“The construction of two copies of ancient Greek clay beehives and the control of their colonies’ homeostasis” will be presented by Katerina Kalogirou (Departure of History and Archaeology, School of Philosophy, Aristotle University of Thessaloniki, Greece) and Alexandos Papachristoforou (Laboratory of Animal Physiology, Sector of Zoology, Department of Biology, Aristotle University of Thessaloniki, Greece / 3 Department of Agricultural Sciences, Biotechnology and Food Science, Cyprus University of Technology) during the apiculture-symposium to be held this week on Syros.

“At the present study, we created two clay beehives, copied from two ancient Greek hives found in excavations” K. Kalogirou and A. Papachristoforou explain in the abstract of their paper. “The horizontal type was found in Vari Attica, dated to the 5th century B.C. It is cylindrical and the mouth diameter is bigger than the base diameter. The clay lid is placed on the front, and allows the observation and the honey harvest from the inlet face. The length is about 0.42 m., and the diameter of the rim and lid is 0.35 m.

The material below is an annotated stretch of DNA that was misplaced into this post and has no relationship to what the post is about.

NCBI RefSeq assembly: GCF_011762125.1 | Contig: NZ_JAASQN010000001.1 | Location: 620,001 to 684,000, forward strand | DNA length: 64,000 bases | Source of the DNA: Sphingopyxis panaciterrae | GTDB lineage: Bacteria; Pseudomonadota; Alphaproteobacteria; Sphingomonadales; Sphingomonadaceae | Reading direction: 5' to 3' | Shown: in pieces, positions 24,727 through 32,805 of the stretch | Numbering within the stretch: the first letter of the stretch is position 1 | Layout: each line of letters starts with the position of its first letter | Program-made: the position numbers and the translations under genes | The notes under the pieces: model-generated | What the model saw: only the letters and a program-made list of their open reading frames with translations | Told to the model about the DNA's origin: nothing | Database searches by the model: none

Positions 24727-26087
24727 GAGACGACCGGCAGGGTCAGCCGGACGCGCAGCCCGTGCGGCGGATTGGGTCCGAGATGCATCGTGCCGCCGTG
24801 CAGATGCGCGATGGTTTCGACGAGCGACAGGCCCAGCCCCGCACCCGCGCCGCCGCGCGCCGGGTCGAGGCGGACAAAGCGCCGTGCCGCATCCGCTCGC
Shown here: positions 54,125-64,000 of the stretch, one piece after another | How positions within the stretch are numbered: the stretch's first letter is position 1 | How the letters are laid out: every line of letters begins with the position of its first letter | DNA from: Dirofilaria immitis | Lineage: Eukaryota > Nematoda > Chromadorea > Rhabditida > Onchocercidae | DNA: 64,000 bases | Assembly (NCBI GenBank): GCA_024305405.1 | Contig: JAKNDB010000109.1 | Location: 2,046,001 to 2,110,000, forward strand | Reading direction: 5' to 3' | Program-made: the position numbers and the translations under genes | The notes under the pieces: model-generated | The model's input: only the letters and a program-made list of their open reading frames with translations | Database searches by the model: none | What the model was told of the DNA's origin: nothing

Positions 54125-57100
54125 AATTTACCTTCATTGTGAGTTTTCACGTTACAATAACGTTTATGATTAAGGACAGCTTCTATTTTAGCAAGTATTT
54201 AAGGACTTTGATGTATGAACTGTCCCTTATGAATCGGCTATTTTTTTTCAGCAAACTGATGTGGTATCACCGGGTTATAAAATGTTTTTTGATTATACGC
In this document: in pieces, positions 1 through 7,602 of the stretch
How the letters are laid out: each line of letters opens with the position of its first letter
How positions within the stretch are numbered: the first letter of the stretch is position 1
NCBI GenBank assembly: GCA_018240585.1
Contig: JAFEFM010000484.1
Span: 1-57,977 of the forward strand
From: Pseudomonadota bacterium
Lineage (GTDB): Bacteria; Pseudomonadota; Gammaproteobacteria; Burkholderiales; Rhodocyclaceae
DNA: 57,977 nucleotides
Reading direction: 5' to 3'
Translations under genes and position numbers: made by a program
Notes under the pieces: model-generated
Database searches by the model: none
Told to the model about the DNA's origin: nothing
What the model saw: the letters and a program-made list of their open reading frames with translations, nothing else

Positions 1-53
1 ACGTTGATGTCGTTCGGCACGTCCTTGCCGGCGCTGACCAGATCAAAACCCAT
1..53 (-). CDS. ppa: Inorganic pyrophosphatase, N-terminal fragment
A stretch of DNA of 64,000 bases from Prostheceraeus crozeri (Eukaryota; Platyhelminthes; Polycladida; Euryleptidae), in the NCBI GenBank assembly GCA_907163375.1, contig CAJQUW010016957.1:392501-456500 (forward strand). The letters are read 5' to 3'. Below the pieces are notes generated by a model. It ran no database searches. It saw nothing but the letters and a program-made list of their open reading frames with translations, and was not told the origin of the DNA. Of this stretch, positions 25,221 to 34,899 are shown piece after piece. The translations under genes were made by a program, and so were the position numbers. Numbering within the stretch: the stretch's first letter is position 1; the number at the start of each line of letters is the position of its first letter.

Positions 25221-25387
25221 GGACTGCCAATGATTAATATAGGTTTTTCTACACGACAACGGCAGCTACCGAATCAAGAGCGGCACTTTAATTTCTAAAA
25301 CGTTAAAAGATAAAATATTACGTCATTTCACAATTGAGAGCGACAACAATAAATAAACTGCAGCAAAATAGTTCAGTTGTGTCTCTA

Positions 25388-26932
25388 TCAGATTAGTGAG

“The second beehive, the vertical hive shaped like Kalathos, has also a smaller base diameter than the mouth, and the projecting profile of the rim enables the lid to cover the hive. The entrance for the honeybees is located at the lower body. These hives are dated in the late 3rd century B.C. and the famous example, the ΟΡΕΣΤΑΔΑ hive, was found in Isthmia. The height is 0.30 m., the rim diameter 0.34 m., and the base is 0.23 m. The square entrance has an openingof 0.05 m.

“Beyond of the reconstruction of the ancient hives, we intended to study the development of the installed colonies and compare different biological and behaviouralfactors with colonies in modern hives. Two colonies with a population of about 10,000honeybees each were settled in clay beehives. For the control, a colony of equal strength was used, settled ina wooden Langstroth beehive. During our preliminary studies, we recorder brood and population area temperatures, by using the BARIONET recording system (accuracy ± 0,1C). Sensors, also recording the relative humidity, were adjusted at the middle of brood area and between the two external frames, covered by honeybees. The results showed that brood temperature was stable, presenting no differencebetween the three types of hives, while the peripheral temperature was slightly higher in the clay hives. The relative humidity did not differ between the vertical clay and wooden beehive, but was significantly higher at the horizontal clay hive.”